South County is one of the most susceptible areas to fire in the region due to its geographic position, its moderately wet winters combined with dry, sweltering summers and its largely rural housing patterns set amid a teeming wilderness of vegetation that acts as fire fuel.
Higgins Fire Protection District, which provides service to approximately 12,000 residents in South County, has been increasingly constrained in providing service, which has led the district to seek an additional $100 from annual property tax bills for the 90-square-mile area it serves via a May 7 special election — similar to the Measure B initiative that failed on the June 5, 2012, Presidential Primary ballot.
Basic services will be even tougher to provide in coming years as a number of housing developments are scheduled to be constructed in the next few years, said Higgins Fire Chief Jerry Good.
The Great Recession that has constrained public agencies throughout the nation has affected the finances of Higgins Fire as well as the agency laid off a third of its staff last June, reducing the number of paid fully trained firefighters from 15 to nine.
“Fire protection in (South County) is weaker than it was,” said Good, who supervises an approximately $1.2 million annual budget.
The staff reduction resulted in the number of staff available per day (from six to four firefighters) to keep service running around the clock seven days a week. The reduction has also meant station closures.
Higgins Fire has three stations, and while it keeps Higgins Station 21 (the district’s flagship station at the intersection of Highway 49 and Combie Road) open permanently, it rotates monthly closures at its outlying posts — Dog Bar Station 22 at the intersection of Dog Bar Road and Morning Sun Lane and McCourtney Road Station 23 at the intersection of McCourtney and Lime Kiln roads.
Station closures increase response times — the average response time was six and half minutes prior to the July layoffs and has since spiked to 12 minutes — and leave residents vulnerable if two or more emergencies transpire simultaneously, Good said.
“Timing is crucial on medical aid calls. I mean we are talking about saving somebody’s life,” Good said. “On responses to structure fires, one of our main goals is to mitigate property damage and keep the fire as small as we can.”
Higgins Fire’s mission statement is to respond to medical emergencies and quell structure fires, while Cal Fire, which operates in the district, has the primary responsibility of preventing vegetation fires from spreading to the wildland. However, quick response to a structure fire is one of the best weapons against stopping wildland fires, Good said.
Station closures mean the department relies heavily on its 20-person volunteer pool, but those firefighters are not held to the same training standards as paid staff, and their ability to respond to incidents is dependent on their availability.
Furthermore, Higgins will rely more heavily on mutual aid from surrounding departments, such as Nevada County Consolidated Fire District and the Auburn Fire Department, but many of those departments have witnessed the same decline in revenues and must prioritize service within their respective jurisdictions.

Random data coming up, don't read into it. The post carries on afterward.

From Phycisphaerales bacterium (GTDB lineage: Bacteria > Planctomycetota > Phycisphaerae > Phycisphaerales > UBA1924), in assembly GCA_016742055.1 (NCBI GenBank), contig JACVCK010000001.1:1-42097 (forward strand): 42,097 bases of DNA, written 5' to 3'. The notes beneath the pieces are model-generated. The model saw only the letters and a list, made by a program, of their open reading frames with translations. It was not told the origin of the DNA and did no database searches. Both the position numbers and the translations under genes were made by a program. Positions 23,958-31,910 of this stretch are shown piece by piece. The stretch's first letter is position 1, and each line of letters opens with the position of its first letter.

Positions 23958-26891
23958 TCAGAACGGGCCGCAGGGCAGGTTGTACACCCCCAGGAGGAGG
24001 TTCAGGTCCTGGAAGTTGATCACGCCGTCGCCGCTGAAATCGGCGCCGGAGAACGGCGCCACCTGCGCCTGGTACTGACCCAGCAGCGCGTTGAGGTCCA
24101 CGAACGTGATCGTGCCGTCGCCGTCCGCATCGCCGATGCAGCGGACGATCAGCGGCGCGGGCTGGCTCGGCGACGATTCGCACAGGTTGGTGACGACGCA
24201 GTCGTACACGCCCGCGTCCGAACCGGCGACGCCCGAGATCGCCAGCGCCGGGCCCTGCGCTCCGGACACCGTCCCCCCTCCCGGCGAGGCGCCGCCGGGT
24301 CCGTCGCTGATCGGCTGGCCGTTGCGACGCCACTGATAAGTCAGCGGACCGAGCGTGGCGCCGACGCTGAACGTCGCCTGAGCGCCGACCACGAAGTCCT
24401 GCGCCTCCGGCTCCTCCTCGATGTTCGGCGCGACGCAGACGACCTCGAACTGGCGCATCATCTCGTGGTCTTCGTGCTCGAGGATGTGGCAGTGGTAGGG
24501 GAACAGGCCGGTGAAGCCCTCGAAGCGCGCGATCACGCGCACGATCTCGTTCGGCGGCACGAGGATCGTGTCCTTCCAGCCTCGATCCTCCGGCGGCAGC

Cal Fire, which dedicates resources to South County, only operates during the fire season, which begins in late spring and concludes in late autumn.
All of this comes at a time when new large-scale developments are blooming in many regions within the district.
“The growth down here is a sign of the times, and we have to adjust,” Good said.
Cascade Crossing, an 80-unit housing development, has begun site improvement, 70 residential lots and an associated golf course in the DarkHorse development are online and Rincon Del Rio, a 345-unit retirement community, was recently approved by the Nevada County Planning Commission.
“Of course these developments will impact us,” Good said. “It will be a significant issue for us.”
In 1989, the state of California passed Assembly Bill 1600, which requires developers to pay fees to defray the potential impacts to jurisdictional public services. However, development fees to fire agencies cannot be allocated to staff increases but, instead, must go to maintenance of fire stations or equipment purchases.
“We have plenty of fire engines and hoses, but we need the personnel to drive the engines,” Good said.
In order to address persistent staffing deficiencies, Good has begun negotiating with developers to arrive at an Operational Impact Fee.
“We study specifically how we think a housing development will impact us and arrive at a fee that can be used for personnel,” Good said.
Cascade Crossing has agreed to pay a fee for five years, and the fire district is currently in negotiations with Rincon del Rio to finalize a per-unit fee, Good said. The fire chief said a community that caters to senior citizens will likely require more emergency services, placing an additional burden on the department.
Higgins Fire started in 1977 as an all-volunteer district. In the mid-1980s, the district began to pay trained firefighters and has incrementally added staff as the community has grown at a rate of 17 percent per year, Good said.
To contact Staff Writer Matthew Renda, email email@example.com or call 530-477-4239.